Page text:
Hitendra Dave, head of Global Banking and Markets for India at HSBC Holdings, believes it has become easier to market India as an investment destination since most risks associated with the country now emanate more from external factors rather than domestic ones. Even the redemption of FCNR deposits later this year should not impact the rupee-dollar equation, given the Reserve Bank of India appears to have covered its position over the past three years, Dave tells Bhavik Nair and Shobhana Subramanian. Excerpts:s
Is there a change in foreign investors’ perception about India?
The world is looking at India with far more optimism than local industry. I think the pessimism we have here hasn’t got to them. A lot of credit has to be given to the authorities—when the leader of a country, of the central bank or of the states go out there and say “come to my country, I will make things easier,” the message percolates.
But FPI money hasn’t come in at all this year…
FPI money is short-term. We should look at FDI numbers as well.
A lot of FDI is in e-commerce…
Who are we to judge what is better quality FDI. If it’s into e-commerce, how does it matter? The country needs a pot of money—if more of it goes into e-commerce, then local money can go into manufacturing. Everyone knows that there are certain things that need to be done for manufacturing. When your land prices are not materially different from land prices in larger markets, or with much greater purchasing capacity, you have a problem. Your cost of building a factory matches that of a rich Asian country or a poor European country, but your per capita income is still that of India. It’s not going to work that way.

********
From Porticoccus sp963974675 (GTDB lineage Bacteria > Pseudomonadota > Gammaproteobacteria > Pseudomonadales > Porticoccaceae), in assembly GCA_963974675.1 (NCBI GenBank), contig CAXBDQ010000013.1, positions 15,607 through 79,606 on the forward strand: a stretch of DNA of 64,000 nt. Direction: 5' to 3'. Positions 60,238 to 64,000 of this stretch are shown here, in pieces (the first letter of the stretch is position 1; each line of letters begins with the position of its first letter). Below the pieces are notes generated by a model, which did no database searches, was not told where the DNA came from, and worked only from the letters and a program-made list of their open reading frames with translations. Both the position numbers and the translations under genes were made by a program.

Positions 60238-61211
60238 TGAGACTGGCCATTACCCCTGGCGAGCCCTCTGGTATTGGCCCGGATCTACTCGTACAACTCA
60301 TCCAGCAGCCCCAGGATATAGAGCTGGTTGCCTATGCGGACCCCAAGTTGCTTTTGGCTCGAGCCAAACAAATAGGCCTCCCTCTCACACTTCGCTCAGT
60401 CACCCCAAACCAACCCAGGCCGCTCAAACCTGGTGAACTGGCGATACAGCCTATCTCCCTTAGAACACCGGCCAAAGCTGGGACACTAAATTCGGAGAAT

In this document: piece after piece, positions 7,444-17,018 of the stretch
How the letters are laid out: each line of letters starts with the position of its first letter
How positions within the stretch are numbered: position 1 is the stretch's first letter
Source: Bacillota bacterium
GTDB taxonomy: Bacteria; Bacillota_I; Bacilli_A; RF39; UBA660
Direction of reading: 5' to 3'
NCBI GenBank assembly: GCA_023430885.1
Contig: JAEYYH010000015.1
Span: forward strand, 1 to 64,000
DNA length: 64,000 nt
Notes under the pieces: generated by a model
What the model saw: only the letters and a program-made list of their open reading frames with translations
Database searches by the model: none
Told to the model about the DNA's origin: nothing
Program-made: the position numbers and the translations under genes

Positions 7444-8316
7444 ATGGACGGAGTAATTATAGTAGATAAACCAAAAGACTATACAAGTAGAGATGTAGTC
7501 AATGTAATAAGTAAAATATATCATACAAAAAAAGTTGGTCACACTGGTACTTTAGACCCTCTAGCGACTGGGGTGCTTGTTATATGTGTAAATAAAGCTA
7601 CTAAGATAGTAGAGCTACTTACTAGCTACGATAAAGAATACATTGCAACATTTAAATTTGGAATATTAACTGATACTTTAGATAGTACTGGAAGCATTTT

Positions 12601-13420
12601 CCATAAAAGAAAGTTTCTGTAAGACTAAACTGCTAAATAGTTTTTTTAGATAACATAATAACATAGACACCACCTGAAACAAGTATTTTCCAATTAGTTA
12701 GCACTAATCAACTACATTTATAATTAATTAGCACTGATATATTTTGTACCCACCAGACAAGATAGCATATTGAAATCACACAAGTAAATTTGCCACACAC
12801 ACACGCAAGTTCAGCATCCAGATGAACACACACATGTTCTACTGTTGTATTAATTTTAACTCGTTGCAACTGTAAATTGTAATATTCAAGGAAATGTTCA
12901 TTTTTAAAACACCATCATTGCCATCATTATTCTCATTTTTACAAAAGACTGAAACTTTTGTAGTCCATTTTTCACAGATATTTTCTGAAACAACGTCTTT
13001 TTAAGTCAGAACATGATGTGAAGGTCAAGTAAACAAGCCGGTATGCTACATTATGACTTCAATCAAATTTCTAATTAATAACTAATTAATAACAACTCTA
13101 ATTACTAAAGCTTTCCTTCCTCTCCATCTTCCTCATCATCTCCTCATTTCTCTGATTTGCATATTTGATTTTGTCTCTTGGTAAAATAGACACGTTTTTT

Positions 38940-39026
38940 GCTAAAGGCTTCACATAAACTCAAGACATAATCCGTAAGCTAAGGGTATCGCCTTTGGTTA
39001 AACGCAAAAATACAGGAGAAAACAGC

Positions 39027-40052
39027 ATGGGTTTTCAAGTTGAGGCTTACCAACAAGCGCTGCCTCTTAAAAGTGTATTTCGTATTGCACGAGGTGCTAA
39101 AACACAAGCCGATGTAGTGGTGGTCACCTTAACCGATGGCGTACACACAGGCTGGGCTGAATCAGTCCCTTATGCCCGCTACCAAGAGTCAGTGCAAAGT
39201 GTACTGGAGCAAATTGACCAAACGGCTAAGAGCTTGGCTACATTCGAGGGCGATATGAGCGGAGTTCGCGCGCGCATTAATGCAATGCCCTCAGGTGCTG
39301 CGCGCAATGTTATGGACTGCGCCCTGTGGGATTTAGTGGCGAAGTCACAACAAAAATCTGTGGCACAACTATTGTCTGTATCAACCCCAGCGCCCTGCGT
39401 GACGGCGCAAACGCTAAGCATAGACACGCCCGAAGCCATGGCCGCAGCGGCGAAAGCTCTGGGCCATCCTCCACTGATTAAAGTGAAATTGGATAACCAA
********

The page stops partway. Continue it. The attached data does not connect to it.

What about appetite for Indian debt?
US yields have remained below 2% for a very long time. Absolute nominal rates attract people. In a fixed income market, people study what stage of the rate cycle you are in. In case of India, there is a sense that either we are in a long pause or there is more to go. Then they look at your twin deficits, and both are currently trending favourably. We can dispute whether 3.5% is real or not, but it is trending favourably. Yet another thing to look at is inflation, which has settled around 5%. If you are an international fixed income investor, you are looking for duration, for stability, for a country which is on the path of improved governance. Maybe the absolute level could still be debated, but I think there is not too much wrong. Today when I go outside India, it is easy to market the country. When people say what are your risks, you have to highlight a lot of risks outside your control—the US could raise rates faster than expected or you could talk about oil prices. But there are very few domestic factors. The only domestic factor that you need to mention is the rain god.
In fixed income, post hedging what are the kind of returns?
On a fully hedged basis, the carry is minimal—2-3%. As the hedging cost has gone up. The attractiveness of Indian fixed income market is that you keep it unhedged by and large. That is where stability indicators matter.
Do players tend to keep it unhedged?
There are two types. The real money long-only players prefer to keep it unhedged. Investments by prop books tend to be, most of the times, fully hedged.
How much volatility do you expect when FCNR swaps mature?
Rupee-dollar should be least affected by it. The fact that the rupee has gone from 60 to 67 in the last 15 months is the result of RBI’s hedging. Because RBI has done it over 18 months, one doesn’t notice it. But if RBI had done it in just one month, then wherever the rupee was it would have gone over 10%. So, this movement from 60 to 67 is not without basis. It is simply the result of RBI buying dollars through last three years or so. From a rupee liquidity and from a rupee-dollar perspective, there are no issues. There are some concerns on dollar liquidity because RBI will take full delivery of $24 billion, but many people, who have to deliver $24 billion to the banks to give to RBI, are unlikely to deliver.
Where do you see the yields now? Is the foreign money making some difference to the yields?